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    Most gun experts believe guns do more harm than good, study finds

    A majority of gun researchers believe that strong gun laws help reduce homicide and that a gun in someone’s home can make it a more dangerous place, according to recent surveys conducted by Harvard University.

    Over the past year, the Harvard Injury Control Research Center has asked dozens of leading gun researchers to answer a new question each month about the impact of guns and related programs and policies on society, and the center has published the findings online.

    A majority of researchers said they believe that background checks can keep guns away from a significant number of violent people, and the experts said they disagree with the notion that in the United States guns are used in self-defense far more often than they are used in crime, the surveys found.

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    The experts also said they do not believe that making it easier to carry concealed guns in some states has helped to reduce crime.

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    A majority also said they believe having a gun in the home increases the risk of suicide and the risk that a woman living in the home will become a victim of homicide.

    The number of researchers polled and the number of responses fluctuated depending on the question, but each question received about 100 responses out of about 300 experts who were e-mailed the online surveys.

    The experts hailed from the fields of criminology, public health, and social sciences. Harvard researchers found the experts by scouring publications in peer-reviewed journals and picking out the lead authors on article dating back to 2011.

    The questions typically provided a statement and asked researchers to indicate how strongly they agreed or disagreed with the statement, and researchers were also asked to rate their level of familiarity with the issue, rate the scientific evidence about the issue, and to indicate the area of research they work in.

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    News outlet Mother Jones previously reported about the Harvard surveys, and said the project was modeled “after a game-changing 2010 study on climate change, which found that 97 percent of researchers believe that humans are responsible for global warming.”

    David Hemenway, director of the Harvard Injury Control Research Center, told Mother Jones he and his team plan to keep sending out questions and will publish their results in a journal article later this year.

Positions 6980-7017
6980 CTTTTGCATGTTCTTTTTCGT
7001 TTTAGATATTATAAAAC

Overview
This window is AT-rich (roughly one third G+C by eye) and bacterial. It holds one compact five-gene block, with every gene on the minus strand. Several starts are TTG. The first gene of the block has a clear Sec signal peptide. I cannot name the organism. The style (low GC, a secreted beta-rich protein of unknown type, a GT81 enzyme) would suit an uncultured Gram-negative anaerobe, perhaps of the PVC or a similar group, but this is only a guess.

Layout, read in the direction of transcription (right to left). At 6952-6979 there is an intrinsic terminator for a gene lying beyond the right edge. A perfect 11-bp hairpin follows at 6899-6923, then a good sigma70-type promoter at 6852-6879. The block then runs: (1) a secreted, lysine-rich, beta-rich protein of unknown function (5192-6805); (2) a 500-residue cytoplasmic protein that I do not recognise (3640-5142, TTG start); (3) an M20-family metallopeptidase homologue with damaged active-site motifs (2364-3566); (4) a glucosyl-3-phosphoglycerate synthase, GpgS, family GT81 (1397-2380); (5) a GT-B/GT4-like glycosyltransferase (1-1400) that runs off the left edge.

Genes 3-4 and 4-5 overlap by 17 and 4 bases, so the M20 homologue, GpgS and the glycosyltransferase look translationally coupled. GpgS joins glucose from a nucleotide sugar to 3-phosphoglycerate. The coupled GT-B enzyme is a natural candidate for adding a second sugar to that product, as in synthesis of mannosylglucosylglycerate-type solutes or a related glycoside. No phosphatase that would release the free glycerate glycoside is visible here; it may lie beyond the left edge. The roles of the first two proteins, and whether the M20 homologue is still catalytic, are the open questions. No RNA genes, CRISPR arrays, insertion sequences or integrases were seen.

Question 1
    In the United States, having a gun in the home increases the risk of suicide.
    Strongly agree
    58
    Agree
    36
    Neither agree nor disagree
    8
    Disagree
    5
    Strongly disagree
    3
    Question 2
    In the United States, guns are used in self-defense far more often than they are used in crime.
    Strongly disagree
    39
    Disagree
    34
    Neither agree nor disagree
    11
    I don't know
    9
    Agree
    4
    Strongly agree
    4
    Question 3
    The change in state-level concealed carry laws in the United States over the past few decades from more restrictive to more permissive has reduced crime rates.
    Disagree
    33
    Strongly disagree
    29
    I don't know
    18
    Neither agree nor disagree
    11
    Strongly agree
    6
    Agree
    3
    Question 4
    In the United States, having a gun in the home increases the risk that a woman living in the home will be a victim of homicide.
    Strongly agree
    41
    Agree
    31
    I don't know
    11
    Disagree
    6
    Neither agree nor disagree
    6
    Strongly disagree
    5
    Question 5
    Safe storage (e.g., unloaded, locked up) of firearms in the home reduces the likelihood of suicide.
    Agree
    35
    Strongly agree
    30
    Disagree
    13
    Neither agree nor disagree
    9
    I don't know
    9
    Strongly disagree
    4
    Question 6
    The Eddie Eagle gun safety educational program for children effectively reduces gun accidents.
    I don't know
    56
    Strongly disagree
    14
    Disagree
    12
    Neither agree nor disagree
    9
    Agree
    6
    Strongly agree
    3
    Question 7
    Periodically the Gallup poll asks this exact question of the general public. Please give your own opinion. ‘Do you think having a gun in the house makes it a safer or a more dangerous place to be?’
    More dangerous
    64
    It depends
    31
    Safer
    5
    No opinion
    1
    Question 8
    Please rate your level of agreement with the following statement: “Strong gun laws help reduce homicide.”
    Agree
    39
    Strongly agree
    32
    Neither agree nor disagree
    12
    Strongly disagree
    7
    I don't know
    6
    Disagree
    5
    Question 9
    Please rate your level of agreement with the following statement: “Internationally, and in the United States, evidence indicates that background checks can help keep guns out of the hands of a significant number of violent people.”
    Agree
    37
    Strongly agree
    23
    I don't know
    13
    Disagree
    11
    Neither agree nor disagree
    10
    Strongly disagree
    5
    DATA: Harvard Injury Control Research Center
    Matt Rocheleau/Globe Staff

    Matt Rocheleau can be reached at matthew.rocheleau@globe.com. Follow him on Twitter @mrochele

    Correction: An earlier version of this story misstated the type of risk researchers believe exists for women living in a home with a gun.